The Shout Magazine (New Zealand)

Alcohol bylaw introduced for Kāpiti Coast

Kāpiti Coast District Council has introduced a bylaw allowing it to set its own alcohol licensing fees, so it can pass more of the costs to those selling alcohol, rather than ratepayers.

Kāpiti Coast District Councillor, Nigel Wilson, says alcohol licensing fees in the district are currently set at default levels under the Sale and Supply of Alcohol Act 2012 and have not risen since the fees were first set in 2013.

“The fees have stayed the same, but the cost of running alcohol licensing has risen substantially,” he says.

“This means ratepayers are paying for costs which should be falling more on license holders.

“Council has a role in minimising alcohol-related harm and giving the community an opportunity to have a say when applications are made to the licensing committee.

“For that reason, we think it’s fair that some of the cost should still fall on ratepayers, but not as much as it has been.”

Wilson says the decision will bring the public subsidy down from 30% to 10%.

“The new cost recovery from license holders of 90% over five years includes an option to further review the level of cost recovery ahead of the next Annual Plan.

“There’s no doubt well-managed bars, restaurants, and clubs contribute to the life and economy of our district. We see value in having facilities available where people can go and enjoy themselves while drinking responsibly,” he says.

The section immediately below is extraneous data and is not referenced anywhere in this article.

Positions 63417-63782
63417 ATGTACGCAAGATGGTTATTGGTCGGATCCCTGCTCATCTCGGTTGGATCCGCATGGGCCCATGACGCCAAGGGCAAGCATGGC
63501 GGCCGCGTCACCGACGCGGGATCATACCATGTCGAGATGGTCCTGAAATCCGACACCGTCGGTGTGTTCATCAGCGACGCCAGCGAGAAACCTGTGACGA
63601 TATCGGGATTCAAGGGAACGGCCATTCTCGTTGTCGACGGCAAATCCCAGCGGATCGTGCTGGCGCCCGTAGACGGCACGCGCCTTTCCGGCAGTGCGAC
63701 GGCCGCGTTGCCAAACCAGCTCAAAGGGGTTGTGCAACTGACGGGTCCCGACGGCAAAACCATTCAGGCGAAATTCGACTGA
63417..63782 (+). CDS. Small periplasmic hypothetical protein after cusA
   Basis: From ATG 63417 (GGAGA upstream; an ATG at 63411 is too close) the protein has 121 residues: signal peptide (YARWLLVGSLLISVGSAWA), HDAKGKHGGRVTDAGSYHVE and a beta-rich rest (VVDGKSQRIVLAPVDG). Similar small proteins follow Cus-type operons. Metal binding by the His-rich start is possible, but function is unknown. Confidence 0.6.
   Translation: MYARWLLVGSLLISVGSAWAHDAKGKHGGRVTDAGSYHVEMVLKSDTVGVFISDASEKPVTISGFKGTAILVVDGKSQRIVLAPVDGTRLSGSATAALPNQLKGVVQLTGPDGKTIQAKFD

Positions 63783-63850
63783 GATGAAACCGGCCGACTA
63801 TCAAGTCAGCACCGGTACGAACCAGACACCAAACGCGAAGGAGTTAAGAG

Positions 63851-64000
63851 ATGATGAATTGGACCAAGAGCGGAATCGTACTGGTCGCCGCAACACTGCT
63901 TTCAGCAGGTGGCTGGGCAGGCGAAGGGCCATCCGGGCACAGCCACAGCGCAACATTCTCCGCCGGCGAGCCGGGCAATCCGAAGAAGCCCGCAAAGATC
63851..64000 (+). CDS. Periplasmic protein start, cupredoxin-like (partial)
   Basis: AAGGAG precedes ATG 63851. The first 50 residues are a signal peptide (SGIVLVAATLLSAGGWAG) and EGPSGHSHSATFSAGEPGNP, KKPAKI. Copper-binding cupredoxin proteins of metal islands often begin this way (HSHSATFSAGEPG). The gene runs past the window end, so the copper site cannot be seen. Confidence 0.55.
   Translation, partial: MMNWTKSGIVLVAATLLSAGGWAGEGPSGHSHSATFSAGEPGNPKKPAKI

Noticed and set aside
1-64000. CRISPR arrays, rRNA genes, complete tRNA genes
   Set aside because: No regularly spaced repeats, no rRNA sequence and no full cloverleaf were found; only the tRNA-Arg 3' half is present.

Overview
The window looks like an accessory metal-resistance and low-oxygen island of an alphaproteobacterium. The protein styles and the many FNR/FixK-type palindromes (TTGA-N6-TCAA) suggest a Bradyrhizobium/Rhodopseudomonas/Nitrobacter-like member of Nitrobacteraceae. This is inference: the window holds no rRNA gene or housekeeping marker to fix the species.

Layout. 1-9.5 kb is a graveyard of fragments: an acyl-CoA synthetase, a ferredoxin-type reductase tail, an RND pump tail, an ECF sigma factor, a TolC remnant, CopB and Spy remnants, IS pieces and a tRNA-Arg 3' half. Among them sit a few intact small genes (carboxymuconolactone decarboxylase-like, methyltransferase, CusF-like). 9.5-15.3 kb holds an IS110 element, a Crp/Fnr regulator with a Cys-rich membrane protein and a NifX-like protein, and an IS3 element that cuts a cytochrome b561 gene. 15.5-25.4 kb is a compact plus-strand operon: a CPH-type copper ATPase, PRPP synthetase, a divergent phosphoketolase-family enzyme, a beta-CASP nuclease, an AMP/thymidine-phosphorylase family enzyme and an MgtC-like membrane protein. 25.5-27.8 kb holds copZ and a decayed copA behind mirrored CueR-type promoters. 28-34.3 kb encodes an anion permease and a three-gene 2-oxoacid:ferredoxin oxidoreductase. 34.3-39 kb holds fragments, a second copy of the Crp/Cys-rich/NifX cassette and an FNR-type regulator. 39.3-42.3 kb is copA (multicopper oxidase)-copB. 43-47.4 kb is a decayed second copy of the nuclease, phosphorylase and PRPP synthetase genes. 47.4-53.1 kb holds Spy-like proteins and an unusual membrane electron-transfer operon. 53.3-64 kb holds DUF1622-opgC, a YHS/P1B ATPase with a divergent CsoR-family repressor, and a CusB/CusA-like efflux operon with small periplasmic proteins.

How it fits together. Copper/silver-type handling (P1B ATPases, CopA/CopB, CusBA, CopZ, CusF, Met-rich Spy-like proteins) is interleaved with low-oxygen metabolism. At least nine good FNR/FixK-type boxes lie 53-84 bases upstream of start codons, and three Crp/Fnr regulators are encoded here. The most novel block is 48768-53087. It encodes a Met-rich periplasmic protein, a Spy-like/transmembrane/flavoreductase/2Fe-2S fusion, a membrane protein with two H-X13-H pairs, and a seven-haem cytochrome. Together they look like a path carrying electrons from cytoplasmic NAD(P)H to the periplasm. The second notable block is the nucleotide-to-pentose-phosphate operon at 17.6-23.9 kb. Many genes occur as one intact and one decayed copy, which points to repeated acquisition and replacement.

Wilson says they now require alcohol license holders to cover a greater proportion of the costs.

“Wellington and Hutt City councils have already introduced bylaws allowing them to do this, and Porirua is considering it too.”

As a result of the new bylaw license application fees, annual licensing fees, and special license application fees will be increased in stages over the next five years.

Manager’s certificates are excluded as they are outside the scope of a bylaw.

“The fee increases would mainly affect medium to high-risk premises, like pubs and chain stores or supermarkets, not small daytime cafes, or intimate high-end restaurants,” says Wilson.

The new fees set under the proposed bylaw would save ratepayers $387,000 over five years.

The bylaw was consulted alongside Council’s Long-term Plan 2024-34 but adopted separately along with the new licensing fees at an additional meeting on Thursday 23 May.

Changes in fees will be effective from 1 July 2024.

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